Method:

Topping:

In the bowl of a stand mixer with the paddle attachment combine the sugar, brown sugar, butter, vanilla extract, cinnamon and salt until smooth and creamy. Add the remaining ingredients and mix until just combined.

Filling:

In a large bowl combine all of the ingredients.

Baking:

Pre-heat oven to 310 degrees. Fill individual portion sized ceramic ramekins with the filling. Place filled ramekins on a sheet pan. Top each ramekin with 1/3 cup of topping. Bake for 25 minutes. Top each crisp with an additional 3TB of topping and bake for an additional 25 minutes. The filling should be bubbling over the sides and the topping nicely browned. Let cool a bit and serve with ice cream.

Peaches, peaches and more peaches

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I love peaches.  They are another one of the many locally grown crops, such as tomatoes, apples, berries and corn that we look forward to cooking and eating every year.  This peach season is extra special because due to a winter thaw that tricked the peach trees into budding early, followed by a deep freeze that eliminated the buds and ultimately peaches in New England last season.  Fortunately, peaches are plentiful this year and we are celebrating by incorporating them all over our menu.

You can click on the following URL to read an article from the Boston Globe to get a more detailed account of last years peach pounding.

https://www.bostonglobe.com/metro/2017/05/14/after-sad-summer-peaches-new-england-could-see-bumper-crop-this-year/nKxSdZ7cap4kEgXNPGilJN/story.html

 

Some of this season peach menu items are; a smoky, slightly spicy and cool Chipotle laced Peach Gazpacho (recipe follows) is on both our lunch and dinner menus.  Peach, Bacon and Cheddar Panini is on our lunch menu.  We are making a Peach-Basil Relish that we serve with smoked bluefish.  Peach-Blueberry Crisp (recipe follows) with our homemade sour cream ice cream is on our dessert menu; as are White Wine Poached Peaches that we are serving with an almond financier.  We are also in the process of making Peach Butter and habanero laced Peach Hot Sauce, which we will preserve in Mason jars for use during the winter months.  I don’t want to leave out that we serving a Peach-Goat Cheese Pizza at our sister restaurant Za.  And, I can’t forget about our bar where our bartenders are are creating mixed drinks and Sangria with summer’s golden fruit.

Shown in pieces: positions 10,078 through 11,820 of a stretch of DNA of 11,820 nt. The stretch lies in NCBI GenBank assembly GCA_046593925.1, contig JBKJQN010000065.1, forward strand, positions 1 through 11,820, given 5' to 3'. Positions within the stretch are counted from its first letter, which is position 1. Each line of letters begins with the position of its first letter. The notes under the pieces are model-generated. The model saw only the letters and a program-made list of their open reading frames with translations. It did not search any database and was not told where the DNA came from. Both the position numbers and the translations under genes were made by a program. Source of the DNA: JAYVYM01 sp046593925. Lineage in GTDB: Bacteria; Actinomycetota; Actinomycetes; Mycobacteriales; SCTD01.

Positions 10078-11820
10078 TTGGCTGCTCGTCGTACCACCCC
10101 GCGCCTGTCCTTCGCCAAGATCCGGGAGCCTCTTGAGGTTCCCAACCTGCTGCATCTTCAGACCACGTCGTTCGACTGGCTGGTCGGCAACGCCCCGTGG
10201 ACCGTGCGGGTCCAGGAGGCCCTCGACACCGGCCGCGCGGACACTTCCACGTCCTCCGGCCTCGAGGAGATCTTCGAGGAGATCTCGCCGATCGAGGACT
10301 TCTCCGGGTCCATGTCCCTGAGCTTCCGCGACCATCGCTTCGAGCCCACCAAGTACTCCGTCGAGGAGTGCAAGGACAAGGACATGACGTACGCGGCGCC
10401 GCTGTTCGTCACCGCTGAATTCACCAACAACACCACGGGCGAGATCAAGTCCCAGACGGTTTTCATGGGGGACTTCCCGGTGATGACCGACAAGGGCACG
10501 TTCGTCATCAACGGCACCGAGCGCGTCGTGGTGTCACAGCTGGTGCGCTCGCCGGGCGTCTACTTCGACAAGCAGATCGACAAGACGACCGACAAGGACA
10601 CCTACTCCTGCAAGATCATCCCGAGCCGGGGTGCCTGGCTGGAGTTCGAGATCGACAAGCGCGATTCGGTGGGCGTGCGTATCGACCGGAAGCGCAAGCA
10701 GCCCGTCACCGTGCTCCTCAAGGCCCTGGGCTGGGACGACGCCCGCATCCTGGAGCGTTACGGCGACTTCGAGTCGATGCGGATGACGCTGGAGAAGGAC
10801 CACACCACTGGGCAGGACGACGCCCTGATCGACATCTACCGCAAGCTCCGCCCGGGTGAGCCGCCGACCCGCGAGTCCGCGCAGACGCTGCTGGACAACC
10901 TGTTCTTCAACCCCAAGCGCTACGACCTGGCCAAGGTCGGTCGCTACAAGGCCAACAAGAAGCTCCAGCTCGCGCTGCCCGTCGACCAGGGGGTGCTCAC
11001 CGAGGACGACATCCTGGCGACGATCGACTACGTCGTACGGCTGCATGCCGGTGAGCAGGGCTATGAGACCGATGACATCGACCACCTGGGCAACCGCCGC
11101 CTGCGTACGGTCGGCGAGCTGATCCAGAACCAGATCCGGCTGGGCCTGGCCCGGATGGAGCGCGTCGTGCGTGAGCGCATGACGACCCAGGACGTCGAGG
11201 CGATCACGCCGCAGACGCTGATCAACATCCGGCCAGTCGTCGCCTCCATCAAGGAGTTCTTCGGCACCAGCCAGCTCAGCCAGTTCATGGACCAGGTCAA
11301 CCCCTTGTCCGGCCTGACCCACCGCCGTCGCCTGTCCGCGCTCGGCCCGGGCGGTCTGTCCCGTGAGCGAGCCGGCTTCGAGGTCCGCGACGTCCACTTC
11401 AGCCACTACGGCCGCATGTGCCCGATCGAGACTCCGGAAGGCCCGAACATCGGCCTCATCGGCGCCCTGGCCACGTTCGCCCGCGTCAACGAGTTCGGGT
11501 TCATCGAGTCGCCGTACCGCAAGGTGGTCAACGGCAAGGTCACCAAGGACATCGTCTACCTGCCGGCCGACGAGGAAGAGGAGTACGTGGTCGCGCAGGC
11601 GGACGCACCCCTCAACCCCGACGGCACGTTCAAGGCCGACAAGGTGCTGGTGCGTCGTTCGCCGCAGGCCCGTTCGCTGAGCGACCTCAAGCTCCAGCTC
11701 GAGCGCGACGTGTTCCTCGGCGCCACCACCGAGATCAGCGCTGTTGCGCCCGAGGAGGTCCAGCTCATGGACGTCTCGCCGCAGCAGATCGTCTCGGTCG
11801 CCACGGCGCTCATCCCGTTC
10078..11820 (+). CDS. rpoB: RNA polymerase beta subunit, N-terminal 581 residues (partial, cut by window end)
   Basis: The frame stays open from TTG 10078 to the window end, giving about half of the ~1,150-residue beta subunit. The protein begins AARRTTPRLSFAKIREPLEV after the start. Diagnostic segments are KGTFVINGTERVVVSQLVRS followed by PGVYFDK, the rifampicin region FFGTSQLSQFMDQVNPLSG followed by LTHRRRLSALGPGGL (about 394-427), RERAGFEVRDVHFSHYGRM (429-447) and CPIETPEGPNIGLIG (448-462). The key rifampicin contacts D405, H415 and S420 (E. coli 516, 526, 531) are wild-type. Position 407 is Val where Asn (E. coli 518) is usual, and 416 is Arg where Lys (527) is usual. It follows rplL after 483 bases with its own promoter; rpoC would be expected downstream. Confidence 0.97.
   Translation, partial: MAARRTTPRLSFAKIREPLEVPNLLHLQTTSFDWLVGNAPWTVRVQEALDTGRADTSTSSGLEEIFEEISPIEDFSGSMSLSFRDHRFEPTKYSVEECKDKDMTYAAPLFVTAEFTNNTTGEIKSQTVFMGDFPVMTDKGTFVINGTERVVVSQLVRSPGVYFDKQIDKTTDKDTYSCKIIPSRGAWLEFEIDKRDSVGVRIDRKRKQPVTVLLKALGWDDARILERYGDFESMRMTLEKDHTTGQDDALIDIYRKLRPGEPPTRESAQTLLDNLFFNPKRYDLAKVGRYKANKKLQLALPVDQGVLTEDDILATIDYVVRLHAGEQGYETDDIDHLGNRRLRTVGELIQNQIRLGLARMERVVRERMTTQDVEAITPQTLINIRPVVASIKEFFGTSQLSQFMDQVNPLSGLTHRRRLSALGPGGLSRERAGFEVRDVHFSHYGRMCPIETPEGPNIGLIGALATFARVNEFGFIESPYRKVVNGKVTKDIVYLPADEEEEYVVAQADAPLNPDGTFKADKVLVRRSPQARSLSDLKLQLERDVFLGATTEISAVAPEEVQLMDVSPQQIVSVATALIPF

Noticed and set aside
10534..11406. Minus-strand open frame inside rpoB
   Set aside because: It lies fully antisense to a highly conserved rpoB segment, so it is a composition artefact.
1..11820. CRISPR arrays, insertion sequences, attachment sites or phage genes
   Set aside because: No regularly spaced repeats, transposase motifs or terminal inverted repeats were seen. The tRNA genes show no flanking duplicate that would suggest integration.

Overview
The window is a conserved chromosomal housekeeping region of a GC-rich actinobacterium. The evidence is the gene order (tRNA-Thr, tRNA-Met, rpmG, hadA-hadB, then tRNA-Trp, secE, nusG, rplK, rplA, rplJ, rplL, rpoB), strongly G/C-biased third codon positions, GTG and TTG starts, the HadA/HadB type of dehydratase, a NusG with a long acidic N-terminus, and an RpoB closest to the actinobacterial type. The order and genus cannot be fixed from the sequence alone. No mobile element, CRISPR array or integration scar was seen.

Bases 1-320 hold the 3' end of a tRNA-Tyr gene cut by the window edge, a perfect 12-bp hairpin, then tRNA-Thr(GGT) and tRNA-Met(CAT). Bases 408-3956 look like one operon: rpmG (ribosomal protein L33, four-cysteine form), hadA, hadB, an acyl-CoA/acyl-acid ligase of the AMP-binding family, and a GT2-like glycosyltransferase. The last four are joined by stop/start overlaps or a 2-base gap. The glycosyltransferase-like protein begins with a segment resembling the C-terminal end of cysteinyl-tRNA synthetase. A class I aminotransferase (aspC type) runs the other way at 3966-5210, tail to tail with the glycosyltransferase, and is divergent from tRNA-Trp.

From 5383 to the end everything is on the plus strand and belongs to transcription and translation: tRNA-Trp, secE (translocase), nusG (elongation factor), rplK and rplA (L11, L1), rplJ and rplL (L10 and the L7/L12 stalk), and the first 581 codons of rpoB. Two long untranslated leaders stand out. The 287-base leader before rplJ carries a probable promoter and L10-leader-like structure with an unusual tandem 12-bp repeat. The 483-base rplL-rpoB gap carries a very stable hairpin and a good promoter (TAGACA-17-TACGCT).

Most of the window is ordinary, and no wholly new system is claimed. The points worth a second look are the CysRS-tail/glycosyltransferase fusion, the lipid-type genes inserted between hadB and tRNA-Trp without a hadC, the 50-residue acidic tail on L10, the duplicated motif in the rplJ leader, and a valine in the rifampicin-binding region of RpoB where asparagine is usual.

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Chipotle laced peach gazpacho

EVOO’s Chipotle Laced Peach Gazpacho

Soup Base Ingredients:

1½  qts         large diced Peaches

¾ cup           Orange Juice

1 TB             Lime Juice

1 TB             Rice Vinegar

1/3 cup         Water

1½  TB         Honey

2 TB             EVOO

1 ts               minced Chipotle Chilies

1 ts               Kosher Salt

½ ts              fresh ground Black Pepper

Garnish Ingredients:

½ cup           medium diced Peaches

½ cup           medium diced seeded Cucumbers

¼ cup           toasted slivered Almonds

2 TB             small diced Red Onion

1 TB             fresh chopped Cilantro

3 TB             EVOO

Method:

In a tall thin non-reactive container combine the soup base ingredients. Using an immersion blender puree until smooth. strain through a fine mesh strainer. Chill.

Just before serving, in a separate bowl, combine all garnish ingredients. Ladle soup base into chilled bowls, spoon generous amounts of garnish into the center of each dish. Serve.

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Peach – Blueberry Crisp

Peach-Blueberry Crisp

Ingredients:

Topping:

¾ cup      Sugar

¾ cup      Light Brown Sugar

¾ lb         1/2″ cubed Butter

1½ ts       Vanilla Extract

1 ts          ground Cinnamon

½ ts         Kosher Salt

3 cups      All Purpose flour

1 cup       Rolled Oats

1½ cups   toasted slivered Almonds

Filling:

5 cups      large diced Peaches

3 cups      Blueberries

3 TB        Lemon Juice

2 TB        Brandy

1/2 ts       Kosher Salt

1 cups      Sugar

¼ cup      Corn Starch

¼ lb         1/4″ diced Butter

1 ea         Zest from Lemon

Method:

Topping:

In a stand mixer, using the paddle attachment combine the sugar, brown sugar, butter, vanilla extract, cinnamon and salt until smooth and creamy. Add the remaining ingredient and mix until just combined.

Filling:

In a large bowl combine all of the ingredients.

Baking: